Here is one story.
The case for pure illegality of resale price maintenance (RPM) has never been very strong. Since we don't understand price stickiness well, it is no surprise we also don't understand RPM very well either. At least on the surface that is an argument for a case-by-case approach if not something even looser.
My casual guess is that > 50% of RPM represents a desire to collude and raise prices. Nonetheless allowing RPM, even when it is collusive, just doesn't matter very much. RPM enforcement has been weak for various periods of time, most of all under the Reagan Administration, without retail disaster striking.
Market-oriented economists exaggerate the "ancillary services" hypothesis developed by Lester Telser, namely that RPM keeps services flowing ("informative stereo salesman" is the paradigmatic example). Supposedly, without RPM everyone would get sales help at the expensive store but buy at the discount store; in the equilibrium all stores would be discount stores and poor consumers would wander through the world without sales help. In reality RPM has often been used for lots of the small or even trivial items you see for sale in drugstores.
I attach greater credence to the Ben Klein hypothesis that RPM represents a kind of "efficiency wage" to discipline retailers and force them — through threat of product cut-off — to present the item in a desirable fashion. (In Telser's hypothesis the services flow automatically after RPM is instituted, through a desire to capture customers and extra profits, but why should the extra services supplied then be the ones subject to the free-rider problem, rather than some other side benefits?)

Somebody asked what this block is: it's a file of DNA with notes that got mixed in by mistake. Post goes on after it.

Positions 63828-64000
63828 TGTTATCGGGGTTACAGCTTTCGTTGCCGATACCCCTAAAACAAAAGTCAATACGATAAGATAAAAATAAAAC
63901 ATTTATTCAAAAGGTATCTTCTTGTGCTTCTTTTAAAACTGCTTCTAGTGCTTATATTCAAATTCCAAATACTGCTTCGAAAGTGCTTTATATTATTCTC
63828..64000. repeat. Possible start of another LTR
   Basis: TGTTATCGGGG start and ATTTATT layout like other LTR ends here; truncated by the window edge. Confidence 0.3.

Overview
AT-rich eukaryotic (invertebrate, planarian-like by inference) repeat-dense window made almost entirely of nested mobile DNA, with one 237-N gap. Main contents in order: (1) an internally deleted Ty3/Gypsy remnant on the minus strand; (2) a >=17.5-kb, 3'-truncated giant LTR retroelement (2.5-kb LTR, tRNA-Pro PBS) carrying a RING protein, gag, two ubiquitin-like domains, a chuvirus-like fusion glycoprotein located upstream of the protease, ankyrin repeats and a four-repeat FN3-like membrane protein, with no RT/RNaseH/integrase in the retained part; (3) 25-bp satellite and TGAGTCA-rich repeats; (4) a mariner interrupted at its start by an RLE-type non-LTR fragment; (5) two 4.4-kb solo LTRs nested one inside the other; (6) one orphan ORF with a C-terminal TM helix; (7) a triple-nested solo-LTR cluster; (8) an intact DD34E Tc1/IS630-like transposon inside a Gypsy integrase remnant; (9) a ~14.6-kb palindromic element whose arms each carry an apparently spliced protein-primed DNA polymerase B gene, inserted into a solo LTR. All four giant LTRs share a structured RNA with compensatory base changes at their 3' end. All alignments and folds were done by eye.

Even when cartelization is the motive, I don't worry that Colgate will monopolize the market for toothpaste. Most or all retail products face lots of competition from the products of other manufacturers. I also don't think that so many business decisions should become primarily legal decisions; our government has enough real crimes to look after. So in my view RPM should be close to per se legal (certainly not per se illegal), with some possible exceptions for resource-based monopolies, not that I can think of any relevant exceptions in the retail context. Arguably government should not enforce RPM agreements, though product pulling is in any case the major means of implementation.